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Give feedback – positively!


Help others grow

Working in a team can often be challenging: Different work styles, opinions and personalities can make this experience either very rewarding or very frustrating. While differences can enrich the teamwork, they can also lead to tensions among team members. If not channelled into a constructive and respectful way of communication, differences can lead to conflict and turn any teamwork into a strenuous exercise.

Giving constructive feedback is a skill that can be learned. Feedback should not drag the other person down but should en-courage him/her to develop and engage in ways to correct the situation. Consequently, the following might be useful:

1.  Reflect

Ask yourself: Why are you offering feedback? What is your motivation? Is it appropriate to the situation and will it help to change a specific behaviour? Are you voicing criticism out of competition or momentary frustration? If latter is the case, reconsider: Do you really need to address it?

2. Agree on a time

Find a timely moment when your counterpart is not distracted from daily work exigencies and is receptive for feedback. Ask the other person, if you could have a confidential conversation to give him/her some feedback. If appropriate, step outside and meet in a calmer setting.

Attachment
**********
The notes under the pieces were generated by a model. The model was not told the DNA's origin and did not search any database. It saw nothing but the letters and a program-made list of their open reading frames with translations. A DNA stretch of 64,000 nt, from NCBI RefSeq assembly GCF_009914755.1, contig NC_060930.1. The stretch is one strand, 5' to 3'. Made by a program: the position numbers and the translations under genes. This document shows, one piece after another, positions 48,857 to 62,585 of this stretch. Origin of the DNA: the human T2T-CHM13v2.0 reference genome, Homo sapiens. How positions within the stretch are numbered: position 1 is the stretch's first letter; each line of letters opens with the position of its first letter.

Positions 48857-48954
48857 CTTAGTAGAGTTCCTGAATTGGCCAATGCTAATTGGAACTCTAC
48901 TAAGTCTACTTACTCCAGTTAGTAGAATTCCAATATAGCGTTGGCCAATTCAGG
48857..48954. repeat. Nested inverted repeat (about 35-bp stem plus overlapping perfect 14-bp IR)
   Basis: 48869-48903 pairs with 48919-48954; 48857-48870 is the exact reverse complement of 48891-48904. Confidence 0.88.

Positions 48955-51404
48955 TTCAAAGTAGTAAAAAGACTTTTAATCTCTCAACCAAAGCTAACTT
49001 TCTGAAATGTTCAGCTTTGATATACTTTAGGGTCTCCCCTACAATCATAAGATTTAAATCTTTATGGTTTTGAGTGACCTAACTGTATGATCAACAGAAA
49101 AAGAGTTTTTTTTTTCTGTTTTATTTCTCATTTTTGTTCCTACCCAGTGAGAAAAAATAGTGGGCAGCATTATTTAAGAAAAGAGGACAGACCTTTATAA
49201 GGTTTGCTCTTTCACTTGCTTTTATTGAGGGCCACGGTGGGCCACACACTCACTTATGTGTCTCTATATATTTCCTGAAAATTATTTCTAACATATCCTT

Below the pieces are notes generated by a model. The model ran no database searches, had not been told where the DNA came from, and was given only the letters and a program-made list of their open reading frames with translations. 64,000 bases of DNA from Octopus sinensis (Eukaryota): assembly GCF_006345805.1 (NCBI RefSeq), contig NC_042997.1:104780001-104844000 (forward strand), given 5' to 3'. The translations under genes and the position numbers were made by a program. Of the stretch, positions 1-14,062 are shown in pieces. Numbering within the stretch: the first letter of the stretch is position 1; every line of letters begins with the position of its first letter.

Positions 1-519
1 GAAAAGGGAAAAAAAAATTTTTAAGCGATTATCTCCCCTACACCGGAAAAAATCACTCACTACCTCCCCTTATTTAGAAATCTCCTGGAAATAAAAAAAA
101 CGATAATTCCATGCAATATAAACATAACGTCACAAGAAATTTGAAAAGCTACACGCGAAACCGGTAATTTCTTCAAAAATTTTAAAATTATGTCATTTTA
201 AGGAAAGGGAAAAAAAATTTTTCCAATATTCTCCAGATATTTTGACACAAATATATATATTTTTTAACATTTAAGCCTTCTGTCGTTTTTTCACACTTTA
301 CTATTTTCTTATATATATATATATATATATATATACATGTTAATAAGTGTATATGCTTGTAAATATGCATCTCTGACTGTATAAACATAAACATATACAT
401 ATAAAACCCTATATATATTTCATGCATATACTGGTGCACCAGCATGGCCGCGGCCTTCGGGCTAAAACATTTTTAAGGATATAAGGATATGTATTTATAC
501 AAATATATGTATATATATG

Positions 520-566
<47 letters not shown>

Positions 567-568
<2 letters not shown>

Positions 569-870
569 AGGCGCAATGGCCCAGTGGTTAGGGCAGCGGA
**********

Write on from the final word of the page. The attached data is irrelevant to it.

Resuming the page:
3. Describe and explain

Tell the person what you have observed. Describe a behaviour or action in a concrete situation. Be specific and frank but sincere and respectful. Don’t make assumptions about the intent or character of the person.
Explain the direct impact that the other person’s behaviour or action had on you or the work of the team. Be specific and de-scribe your thoughts and feelings. Use “I” statements and not "you" statements - this will prevent the conversation from developing into a ping-pong game of mutual accusations.

4. Pause

Give the other person time to think about what you said, to ask questions and to explain. Be prepared to also receive feedback. Ideally, your initiative will lead to a dialogue of mutual learning and understanding.

5. Include

Instead of suggesting your own solution, engage the other party in a joint search for mutually agreeable means to improve the situation. Don’t expect the conversation to change the person but use it to start an ongoing discussion and to set the tone for a future-oriented, constructive working relationship.